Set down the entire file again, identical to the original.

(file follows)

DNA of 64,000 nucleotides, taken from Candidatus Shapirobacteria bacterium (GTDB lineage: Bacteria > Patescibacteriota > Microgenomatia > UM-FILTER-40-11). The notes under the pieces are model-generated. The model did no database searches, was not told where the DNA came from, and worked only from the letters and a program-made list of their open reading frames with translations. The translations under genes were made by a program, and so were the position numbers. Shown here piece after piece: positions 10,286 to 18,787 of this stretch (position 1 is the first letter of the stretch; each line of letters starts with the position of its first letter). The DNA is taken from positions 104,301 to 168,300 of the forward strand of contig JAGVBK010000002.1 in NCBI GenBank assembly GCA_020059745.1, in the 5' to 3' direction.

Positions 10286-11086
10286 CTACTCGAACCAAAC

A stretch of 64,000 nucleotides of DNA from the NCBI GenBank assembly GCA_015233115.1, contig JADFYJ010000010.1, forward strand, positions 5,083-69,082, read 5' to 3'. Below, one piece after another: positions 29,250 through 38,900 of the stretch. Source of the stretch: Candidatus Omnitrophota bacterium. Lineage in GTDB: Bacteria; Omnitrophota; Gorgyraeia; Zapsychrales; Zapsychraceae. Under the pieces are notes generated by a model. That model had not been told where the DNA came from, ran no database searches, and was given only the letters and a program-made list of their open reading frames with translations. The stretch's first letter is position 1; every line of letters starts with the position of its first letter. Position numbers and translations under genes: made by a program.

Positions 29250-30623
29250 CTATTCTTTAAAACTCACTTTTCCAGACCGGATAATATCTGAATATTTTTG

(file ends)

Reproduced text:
DNA of 64,000 nucleotides, taken from Candidatus Shapirobacteria bacterium (GTDB lineage: Bacteria > Patescibacteriota > Microgenomatia > UM-FILTER-40-11). The notes under the pieces are model-generated. The model did no database searches, was not told where the DNA came from, and worked only from the letters and a program-made list of their open reading frames with translations. The translations under genes were made by a program, and so were the position numbers. Shown here piece after piece: positions 10,286 to 18,787 of this stretch (position 1 is the first letter of the stretch; each line of letters starts with the position of its first letter). The DNA is taken from positions 104,301 to 168,300 of the forward strand of contig JAGVBK010000002.1 in NCBI GenBank assembly GCA_020059745.1, in the 5' to 3' direction.

Positions 10286-11086
10286 CTACTCGAACCAAAC

A stretch of 64,000 nucleotides of DNA from the NCBI GenBank assembly GCA_015233115.1, contig JADFYJ010000010.1, forward strand, positions 5,083-69,082, read 5' to 3'. Below, one piece after another: positions 29,250 through 38,900 of the stretch. Source of the stretch: Candidatus Omnitrophota bacterium. Lineage in GTDB: Bacteria; Omnitrophota; Gorgyraeia; Zapsychrales; Zapsychraceae. Under the pieces are notes generated by a model. That model had not been told where the DNA came from, ran no database searches, and was given only the letters and a program-made list of their open reading frames with translations. The stretch's first letter is position 1; every line of letters starts with the position of its first letter. Position numbers and translations under genes: made by a program.

Positions 29250-30623
29250 CTATTCTTTAAAACTCACTTTTCCAGACCGGATAATATCTGAATATTTTTG